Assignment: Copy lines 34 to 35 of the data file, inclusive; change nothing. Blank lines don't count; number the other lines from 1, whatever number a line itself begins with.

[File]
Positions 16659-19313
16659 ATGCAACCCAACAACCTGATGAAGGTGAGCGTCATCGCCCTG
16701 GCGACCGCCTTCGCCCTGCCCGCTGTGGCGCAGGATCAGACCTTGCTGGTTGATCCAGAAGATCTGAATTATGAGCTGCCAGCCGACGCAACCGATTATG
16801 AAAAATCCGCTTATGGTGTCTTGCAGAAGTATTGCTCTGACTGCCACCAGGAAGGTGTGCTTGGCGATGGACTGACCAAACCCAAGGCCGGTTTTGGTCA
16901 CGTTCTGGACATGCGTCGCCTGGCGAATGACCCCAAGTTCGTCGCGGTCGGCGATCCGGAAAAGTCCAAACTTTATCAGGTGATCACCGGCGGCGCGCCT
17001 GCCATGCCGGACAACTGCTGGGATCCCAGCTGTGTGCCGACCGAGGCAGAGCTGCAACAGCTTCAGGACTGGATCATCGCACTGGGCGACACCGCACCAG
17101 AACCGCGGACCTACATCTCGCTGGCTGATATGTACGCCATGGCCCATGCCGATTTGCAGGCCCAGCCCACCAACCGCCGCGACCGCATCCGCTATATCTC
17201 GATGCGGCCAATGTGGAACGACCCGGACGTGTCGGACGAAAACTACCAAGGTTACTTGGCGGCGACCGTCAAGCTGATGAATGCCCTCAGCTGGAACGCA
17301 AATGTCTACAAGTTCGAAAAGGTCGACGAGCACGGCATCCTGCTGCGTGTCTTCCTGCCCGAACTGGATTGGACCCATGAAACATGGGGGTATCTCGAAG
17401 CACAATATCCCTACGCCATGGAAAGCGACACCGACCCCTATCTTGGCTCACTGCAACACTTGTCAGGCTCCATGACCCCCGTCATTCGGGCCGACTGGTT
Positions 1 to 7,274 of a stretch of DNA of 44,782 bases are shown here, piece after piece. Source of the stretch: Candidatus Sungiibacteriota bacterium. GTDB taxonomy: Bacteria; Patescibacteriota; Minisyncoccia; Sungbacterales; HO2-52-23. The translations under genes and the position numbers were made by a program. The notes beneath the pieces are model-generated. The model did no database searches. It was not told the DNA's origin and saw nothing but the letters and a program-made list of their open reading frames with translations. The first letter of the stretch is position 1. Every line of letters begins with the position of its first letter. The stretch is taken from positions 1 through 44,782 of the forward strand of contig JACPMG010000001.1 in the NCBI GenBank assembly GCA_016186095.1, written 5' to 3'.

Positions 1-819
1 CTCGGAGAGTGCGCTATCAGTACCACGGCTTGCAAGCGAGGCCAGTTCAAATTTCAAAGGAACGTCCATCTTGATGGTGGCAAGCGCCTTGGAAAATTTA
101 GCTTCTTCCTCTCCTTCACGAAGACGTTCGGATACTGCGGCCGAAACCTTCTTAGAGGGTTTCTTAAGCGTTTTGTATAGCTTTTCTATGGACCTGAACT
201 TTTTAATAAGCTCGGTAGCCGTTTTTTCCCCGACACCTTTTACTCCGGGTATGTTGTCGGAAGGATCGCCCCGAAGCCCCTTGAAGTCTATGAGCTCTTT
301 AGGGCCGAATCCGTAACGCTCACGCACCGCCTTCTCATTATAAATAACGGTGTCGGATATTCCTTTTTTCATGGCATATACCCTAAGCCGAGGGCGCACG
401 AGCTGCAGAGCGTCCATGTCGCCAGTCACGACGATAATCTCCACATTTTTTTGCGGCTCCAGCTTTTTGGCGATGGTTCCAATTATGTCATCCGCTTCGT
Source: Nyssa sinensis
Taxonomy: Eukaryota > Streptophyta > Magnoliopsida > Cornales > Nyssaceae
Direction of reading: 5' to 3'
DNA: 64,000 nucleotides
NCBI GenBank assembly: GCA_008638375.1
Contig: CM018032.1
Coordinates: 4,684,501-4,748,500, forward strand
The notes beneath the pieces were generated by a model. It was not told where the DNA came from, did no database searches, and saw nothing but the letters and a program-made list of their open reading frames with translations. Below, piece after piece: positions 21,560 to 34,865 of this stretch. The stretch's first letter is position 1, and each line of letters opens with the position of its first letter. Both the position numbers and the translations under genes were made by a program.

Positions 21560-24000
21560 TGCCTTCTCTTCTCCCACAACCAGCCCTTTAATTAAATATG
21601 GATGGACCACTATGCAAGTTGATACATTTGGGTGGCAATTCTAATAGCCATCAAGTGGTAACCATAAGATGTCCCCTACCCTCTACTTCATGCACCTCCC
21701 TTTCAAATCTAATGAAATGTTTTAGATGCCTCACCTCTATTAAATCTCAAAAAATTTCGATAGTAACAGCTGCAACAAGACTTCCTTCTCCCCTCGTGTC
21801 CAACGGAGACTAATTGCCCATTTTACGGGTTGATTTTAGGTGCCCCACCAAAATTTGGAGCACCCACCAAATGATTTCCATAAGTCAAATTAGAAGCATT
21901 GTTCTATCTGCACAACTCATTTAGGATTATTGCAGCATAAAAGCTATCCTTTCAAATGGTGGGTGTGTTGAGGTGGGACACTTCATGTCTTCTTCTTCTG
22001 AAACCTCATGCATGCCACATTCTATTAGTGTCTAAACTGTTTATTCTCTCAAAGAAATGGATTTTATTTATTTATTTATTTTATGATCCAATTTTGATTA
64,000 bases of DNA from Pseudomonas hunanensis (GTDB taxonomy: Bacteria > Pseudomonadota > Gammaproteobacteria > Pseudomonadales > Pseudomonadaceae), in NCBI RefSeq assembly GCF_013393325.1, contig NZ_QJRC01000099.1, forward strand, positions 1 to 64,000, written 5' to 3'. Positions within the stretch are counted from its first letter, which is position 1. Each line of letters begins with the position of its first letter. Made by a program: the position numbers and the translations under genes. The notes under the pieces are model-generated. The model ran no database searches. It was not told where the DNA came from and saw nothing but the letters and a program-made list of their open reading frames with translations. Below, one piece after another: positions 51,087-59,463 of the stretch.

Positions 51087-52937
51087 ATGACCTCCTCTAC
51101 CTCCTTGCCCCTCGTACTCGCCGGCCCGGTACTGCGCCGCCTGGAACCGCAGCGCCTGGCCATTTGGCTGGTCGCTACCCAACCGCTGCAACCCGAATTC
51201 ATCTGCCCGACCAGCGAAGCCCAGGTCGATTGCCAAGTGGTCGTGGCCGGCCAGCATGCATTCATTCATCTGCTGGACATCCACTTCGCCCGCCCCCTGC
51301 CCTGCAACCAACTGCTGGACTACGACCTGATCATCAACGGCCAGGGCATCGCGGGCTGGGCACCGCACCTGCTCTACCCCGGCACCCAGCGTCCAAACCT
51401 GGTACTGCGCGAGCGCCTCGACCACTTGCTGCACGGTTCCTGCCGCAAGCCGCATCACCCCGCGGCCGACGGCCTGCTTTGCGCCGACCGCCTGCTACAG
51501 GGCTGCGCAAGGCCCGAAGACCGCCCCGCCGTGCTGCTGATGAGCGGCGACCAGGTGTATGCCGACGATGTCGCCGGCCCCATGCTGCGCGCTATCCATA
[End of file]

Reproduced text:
Positions 51087-52937
51087 ATGACCTCCTCTAC